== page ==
I want to explain these numbers a little bit more and how they come up with them. First you need to know about the UV rays. There are 2 types of UV rays that we get exposed to. One is UVB and that one [causes] more of a surface damage, so the first few layers of the skin get affected by the UVB rays, and these are what cause burns. The UVA rays are not as easy to detect because you don’t get red, but they are doing damage at an even deeper level into your skin, and they can attack collagen and elastin. UVA rays are what actually cause a lot of aging and wrinkles.

Tanning beds are so bad for your skin because they’re mostly UVA rays, and they will just age your skin like nobody’s business. That’s a definite no-no!

I want you to be aware of something. The FDA and the Environmental Working Group suggest that you do not use Sun Protection Factor over 50, and this is why; when they do testing for SPF in the lab, they’re only testing UVB ray exposure because they look at how fast the skin goes red. What companies have learnt to do is put antioxidants and anti-inflammatories into their formulas so that the redness is reversed by these ingredients, and it jacks up the SPF. What’s wrong with that is you are still getting exposed to these rays, you’re just not getting red because it’s being reversed. This is giving a false sense of protection for people; you’re getting a lot more sun than you think you are, because it’s not about redness at this point because there are ingredients that are counter-acting it. This doesn’t mean you’re not getting the harmful rays, your DNA is not being attacked, whatever – it’s still happening. Just be aware of that when you’re using these really high SPFs. My preference is that you use lower SPF and you take care of your skin other ways; you don’t go outside as much, you find shade, you go under an umbrella at the beach, you wear a hat, you wear UV-protective clothing. The 60+, the 50, even, it’s just giving a false sense of security to people, and I really do believe people are damaging their skin and they don’t know any better because it’s not going red when it would usually go red. So keep that in mind and stay protected.

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In my experience, the best mature skin that I see belongs to women that have been using natural products for an extended amount of time. Their wrinkles are minimal and skin is taut and firm thanks to all the topical nutrients they’ve been getting. The second best skin surprisingly belongs to people that claim to use nothing at all. They say things like “I just splash water on my face” or “I just use soap”. This is leading me to believe that conventional, petrochemical products are aging people’s skin prematurely. It makes sense since many of these chemicals are harsh and inflammatory and can stress the skin.

You may wonder why some celebrities have beautiful skin when they are clearly purchasing luxury lines that don’t make any ‘natural’ claims. This is because most of those high priced lines use a lot of botanicals in their formulas. Take for instance the very popular and expensive Crème de la Mer. It contains seaweed extract, lime, eucalyptus, lanolin, sesame, alfalfa, sunflower, and almond. Natural ingredients take up a good portion of this formula so it would be similar to a natural line in performance. When you look at a low priced (under $10) cream that you would buy at a drug store, it will be 100% petroleum and palm-based synthetics, which is how those massive companies are able to price it so low. This is where the bad performance comes in.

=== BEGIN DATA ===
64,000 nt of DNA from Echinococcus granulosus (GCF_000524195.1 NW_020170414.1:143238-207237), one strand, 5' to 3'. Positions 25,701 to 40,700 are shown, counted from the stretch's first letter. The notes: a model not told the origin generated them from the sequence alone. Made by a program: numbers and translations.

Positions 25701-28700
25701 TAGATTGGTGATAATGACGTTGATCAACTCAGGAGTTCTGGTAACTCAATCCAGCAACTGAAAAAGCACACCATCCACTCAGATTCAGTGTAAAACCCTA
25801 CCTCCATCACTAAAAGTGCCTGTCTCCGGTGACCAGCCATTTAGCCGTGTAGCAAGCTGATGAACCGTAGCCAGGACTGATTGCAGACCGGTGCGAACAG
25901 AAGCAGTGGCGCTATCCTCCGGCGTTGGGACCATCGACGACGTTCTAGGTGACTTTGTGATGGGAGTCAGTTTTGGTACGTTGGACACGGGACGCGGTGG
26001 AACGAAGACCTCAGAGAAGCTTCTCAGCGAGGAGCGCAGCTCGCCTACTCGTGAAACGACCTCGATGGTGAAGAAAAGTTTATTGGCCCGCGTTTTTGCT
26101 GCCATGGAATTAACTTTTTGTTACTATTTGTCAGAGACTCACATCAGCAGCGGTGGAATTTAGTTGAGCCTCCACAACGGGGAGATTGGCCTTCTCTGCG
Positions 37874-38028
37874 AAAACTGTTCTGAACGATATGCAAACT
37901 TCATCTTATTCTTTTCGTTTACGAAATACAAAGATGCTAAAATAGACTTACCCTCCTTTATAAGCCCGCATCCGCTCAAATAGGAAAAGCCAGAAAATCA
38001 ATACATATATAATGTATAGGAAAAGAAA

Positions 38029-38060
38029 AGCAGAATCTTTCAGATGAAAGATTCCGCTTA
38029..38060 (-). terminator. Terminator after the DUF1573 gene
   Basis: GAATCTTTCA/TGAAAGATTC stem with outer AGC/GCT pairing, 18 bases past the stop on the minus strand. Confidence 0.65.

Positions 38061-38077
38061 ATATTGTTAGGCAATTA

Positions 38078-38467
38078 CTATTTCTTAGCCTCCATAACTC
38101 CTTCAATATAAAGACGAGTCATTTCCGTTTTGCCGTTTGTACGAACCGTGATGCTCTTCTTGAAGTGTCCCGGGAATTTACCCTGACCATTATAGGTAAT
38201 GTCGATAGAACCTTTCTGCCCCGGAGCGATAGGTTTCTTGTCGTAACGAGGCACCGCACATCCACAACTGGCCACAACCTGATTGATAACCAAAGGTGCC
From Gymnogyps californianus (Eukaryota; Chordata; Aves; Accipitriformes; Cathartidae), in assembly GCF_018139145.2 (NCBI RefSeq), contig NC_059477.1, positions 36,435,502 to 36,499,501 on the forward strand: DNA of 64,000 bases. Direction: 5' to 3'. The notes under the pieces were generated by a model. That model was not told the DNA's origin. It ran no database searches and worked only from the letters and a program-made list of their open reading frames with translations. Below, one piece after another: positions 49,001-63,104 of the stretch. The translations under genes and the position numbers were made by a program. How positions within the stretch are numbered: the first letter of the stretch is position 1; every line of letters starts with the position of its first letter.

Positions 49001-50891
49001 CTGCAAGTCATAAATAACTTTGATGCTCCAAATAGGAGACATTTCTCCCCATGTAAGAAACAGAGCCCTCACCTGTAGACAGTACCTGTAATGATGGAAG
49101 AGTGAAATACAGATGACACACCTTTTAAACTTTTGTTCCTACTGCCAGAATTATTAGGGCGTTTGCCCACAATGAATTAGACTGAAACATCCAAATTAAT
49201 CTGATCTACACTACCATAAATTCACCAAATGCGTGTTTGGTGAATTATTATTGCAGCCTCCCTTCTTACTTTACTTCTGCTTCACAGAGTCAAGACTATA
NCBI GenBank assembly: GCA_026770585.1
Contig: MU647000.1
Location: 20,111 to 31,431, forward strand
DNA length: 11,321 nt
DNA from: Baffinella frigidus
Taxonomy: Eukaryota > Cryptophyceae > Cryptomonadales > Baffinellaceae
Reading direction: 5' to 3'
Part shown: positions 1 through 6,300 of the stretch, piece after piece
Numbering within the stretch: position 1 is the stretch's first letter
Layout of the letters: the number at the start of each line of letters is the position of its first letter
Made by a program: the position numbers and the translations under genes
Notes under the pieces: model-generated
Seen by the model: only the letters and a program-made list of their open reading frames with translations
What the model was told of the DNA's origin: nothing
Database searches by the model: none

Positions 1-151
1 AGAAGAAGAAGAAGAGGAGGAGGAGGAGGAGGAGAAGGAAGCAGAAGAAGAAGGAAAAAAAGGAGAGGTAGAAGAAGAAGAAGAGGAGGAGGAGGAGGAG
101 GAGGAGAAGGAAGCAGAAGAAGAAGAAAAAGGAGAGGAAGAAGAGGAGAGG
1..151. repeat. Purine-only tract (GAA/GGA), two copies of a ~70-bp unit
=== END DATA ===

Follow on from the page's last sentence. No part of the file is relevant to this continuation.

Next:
Natural is the way to go and the best thing about the green beauty industry is that you get the best bang for your buck because you get luxury ingredients that aren’t priced that way.

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PAO-Period-After-Opening-Symbol

If a red, raised area suddenly appears on your face for no reason and doesn’t go away no matter how much balm or coconut oil you put on it, you might be dealing with unwanted bacteria from a skin care product, cosmetic or makeup brush. Staphylococcus, candida and e.coli are just some of the microbes that can be found in expired, abused (not stored properly) or under-preserved formula.

You will need to treat this area with an antibiotic ointment and/or anti-microbial essential oils. The most effective oils against staph are cinnamon, oregano, clove thyme and savory. These potent oils can be irritating to the skin so must be diluted to a maximum of 1%. You don’t want to further inflame the area. If it still doesn’t go away or improve after one day, visit your doctor. This is not something you want to mess with.

Prevention Tips

  • Throw out whatever you used before the infection appeared. You will probably know exactly what it was – something old or maybe a DIY formula.
  • Stay on top of your product’s expiry date. It will either be printed somewhere on the bottle or you will see a symbol of an open jar with a number inside that will indicate how many months after opening you can use it.
  • When you’re buying from small batch producers, ask them about the preservative that they use. If they say none, be skeptical. This is not a responsible way to create products and there are many great non-toxic, sustainable preservatives out there.
  • Buy products and use them up THEN buy more. Don’t stockpile them in your closet to never be seen again. If you don’t like it, throw it away or give it to someone that does.
  • Clean your make up brushes regularly.

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Argan Oil

Argania spinosa

Certified Organic

Extraction: Cold pressed